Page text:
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Plant Ecology pp 257-299 | Cite as

Biotic Stress

  • Ernst-Detlef Schulze
  • Erwin Beck
  • Nina Buchmann
  • Stephan Clemens
  • Klaus Müller-Hohenstein
  • Michael Scherer-Lorenzen
Chapter

Abstract

This chapter explores the reasons why plants rarely succumb to pathogens or herbivores. Even though plants are constantly under attack from viruses, bacteria, fungi, oomycetes or nematodes, the occurrence of disease is the exception. Similarly, plant defences effectively limit the damage caused by chewing or sucking insects. After a discussion of pathogenicity determinants and preformed defences, this chapter describes a concept unifying the inducible local immune responses to non-adapted and adapted pathogens. Perception and signal transduction events are explored. Next, systemic resistance is explained—that is, the activation of defence mechanisms in tissues distant from the site of a pathogen attack. Also covered is gene silencing as a defence against phytopathogenic viruses. Like pathogen defences, herbivore defences are both constitutive and inducible. In addition, they can be not only direct but also indirect, meaning that the enemies of herbivores are attracted and recruited for defence by the plant. Recognition of herbivore attack and the ensuing chain of signalling events are described. Plant defences are often chemical—that is, based on complex mixtures of bioactive secondary metabolites. The synthesis of glucosinolates is elaborated on to illustrate how herbivory acts as a driver of genetic diversity. Finally, parasitic plants and allelopathy are discussed as two additional forms of biotic stress.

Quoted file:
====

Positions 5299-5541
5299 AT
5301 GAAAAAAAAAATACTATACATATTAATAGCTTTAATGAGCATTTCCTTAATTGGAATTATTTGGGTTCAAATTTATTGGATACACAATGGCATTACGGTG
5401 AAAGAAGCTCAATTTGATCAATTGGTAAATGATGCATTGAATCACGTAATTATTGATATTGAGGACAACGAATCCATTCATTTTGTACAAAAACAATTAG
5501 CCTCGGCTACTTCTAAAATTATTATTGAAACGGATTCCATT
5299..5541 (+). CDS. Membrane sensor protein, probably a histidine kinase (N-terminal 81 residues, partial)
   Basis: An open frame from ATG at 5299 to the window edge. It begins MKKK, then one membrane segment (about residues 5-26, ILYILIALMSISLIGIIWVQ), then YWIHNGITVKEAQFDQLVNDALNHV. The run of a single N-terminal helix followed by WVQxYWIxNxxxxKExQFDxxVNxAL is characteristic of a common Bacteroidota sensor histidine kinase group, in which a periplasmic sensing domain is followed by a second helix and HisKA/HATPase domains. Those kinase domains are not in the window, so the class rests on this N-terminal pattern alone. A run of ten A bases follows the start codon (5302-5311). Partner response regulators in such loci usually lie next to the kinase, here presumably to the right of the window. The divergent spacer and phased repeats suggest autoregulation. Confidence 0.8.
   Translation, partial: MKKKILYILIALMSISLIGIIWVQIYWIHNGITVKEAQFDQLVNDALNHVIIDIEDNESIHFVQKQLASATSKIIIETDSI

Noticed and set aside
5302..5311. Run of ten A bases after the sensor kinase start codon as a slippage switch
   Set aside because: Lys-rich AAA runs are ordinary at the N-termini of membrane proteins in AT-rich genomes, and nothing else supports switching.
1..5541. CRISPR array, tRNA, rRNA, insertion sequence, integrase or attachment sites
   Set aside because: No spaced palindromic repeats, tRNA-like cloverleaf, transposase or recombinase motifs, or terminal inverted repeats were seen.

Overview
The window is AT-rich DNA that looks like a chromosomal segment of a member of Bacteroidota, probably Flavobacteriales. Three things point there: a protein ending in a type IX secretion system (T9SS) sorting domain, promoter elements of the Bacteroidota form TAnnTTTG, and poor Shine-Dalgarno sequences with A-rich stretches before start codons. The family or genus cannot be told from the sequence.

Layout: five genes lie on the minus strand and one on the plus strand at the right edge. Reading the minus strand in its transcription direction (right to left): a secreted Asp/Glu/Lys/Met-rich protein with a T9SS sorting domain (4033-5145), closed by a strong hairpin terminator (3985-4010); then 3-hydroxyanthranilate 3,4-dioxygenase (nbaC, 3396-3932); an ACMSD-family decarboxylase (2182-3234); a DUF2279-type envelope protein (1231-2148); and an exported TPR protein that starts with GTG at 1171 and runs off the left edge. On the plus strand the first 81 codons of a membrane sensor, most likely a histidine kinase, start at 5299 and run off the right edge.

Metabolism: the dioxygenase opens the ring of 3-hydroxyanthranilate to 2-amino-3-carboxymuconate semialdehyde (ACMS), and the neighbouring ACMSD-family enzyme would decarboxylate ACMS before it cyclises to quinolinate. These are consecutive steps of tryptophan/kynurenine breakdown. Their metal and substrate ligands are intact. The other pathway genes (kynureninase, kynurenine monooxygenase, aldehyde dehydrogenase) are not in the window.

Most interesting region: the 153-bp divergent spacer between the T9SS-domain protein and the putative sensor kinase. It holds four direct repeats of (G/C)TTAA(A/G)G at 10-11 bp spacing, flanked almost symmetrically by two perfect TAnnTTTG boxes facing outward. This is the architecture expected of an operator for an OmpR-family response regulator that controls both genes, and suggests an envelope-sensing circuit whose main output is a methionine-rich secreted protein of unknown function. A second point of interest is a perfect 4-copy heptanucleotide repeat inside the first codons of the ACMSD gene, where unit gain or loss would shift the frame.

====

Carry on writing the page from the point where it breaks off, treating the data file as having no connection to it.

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Copyright information

© Springer-Verlag GmbH Germany, part of Springer Nature 2019

Authors and Affiliations

  • Ernst-Detlef Schulze
    • 1
  • Erwin Beck
    • 2
  • Nina Buchmann
    • 3
  • Stephan Clemens
    • 2
  • Klaus Müller-Hohenstein
    • 4
  • Michael Scherer-Lorenzen
    • 5
  1. 1.Max Planck Institute for BiogeochemistryJenaGermany
  2. 2.Department of Plant PhysiologyUniversity of BayreuthBayreuthGermany
  3. 3.Department of Environmental Systems ScienceETH ZurichZurichSwitzerland
  4. 4.Department of BiogeographyUniversity of BayreuthBayreuthGermany
  5. 5.Chair of Geobotany, Faculty of BiologyUniversity of FreiburgFreiburgGermany

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